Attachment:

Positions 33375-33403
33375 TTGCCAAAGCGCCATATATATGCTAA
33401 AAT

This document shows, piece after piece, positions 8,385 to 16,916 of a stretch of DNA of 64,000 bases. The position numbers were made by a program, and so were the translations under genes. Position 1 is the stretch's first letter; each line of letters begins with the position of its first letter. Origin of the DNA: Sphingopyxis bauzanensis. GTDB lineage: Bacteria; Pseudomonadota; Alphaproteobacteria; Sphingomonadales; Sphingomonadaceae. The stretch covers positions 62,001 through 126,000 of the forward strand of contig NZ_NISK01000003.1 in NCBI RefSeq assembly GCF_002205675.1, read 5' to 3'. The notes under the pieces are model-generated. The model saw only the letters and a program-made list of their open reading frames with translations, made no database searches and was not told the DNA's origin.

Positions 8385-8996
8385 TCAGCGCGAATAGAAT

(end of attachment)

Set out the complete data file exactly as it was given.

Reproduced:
Positions 33375-33403
33375 TTGCCAAAGCGCCATATATATGCTAA
33401 AAT

This document shows, piece after piece, positions 8,385 to 16,916 of a stretch of DNA of 64,000 bases. The position numbers were made by a program, and so were the translations under genes. Position 1 is the stretch's first letter; each line of letters begins with the position of its first letter. Origin of the DNA: Sphingopyxis bauzanensis. GTDB lineage: Bacteria; Pseudomonadota; Alphaproteobacteria; Sphingomonadales; Sphingomonadaceae. The stretch covers positions 62,001 through 126,000 of the forward strand of contig NZ_NISK01000003.1 in NCBI RefSeq assembly GCF_002205675.1, read 5' to 3'. The notes under the pieces are model-generated. The model saw only the letters and a program-made list of their open reading frames with translations, made no database searches and was not told the DNA's origin.

Positions 8385-8996
8385 TCAGCGCGAATAGAAT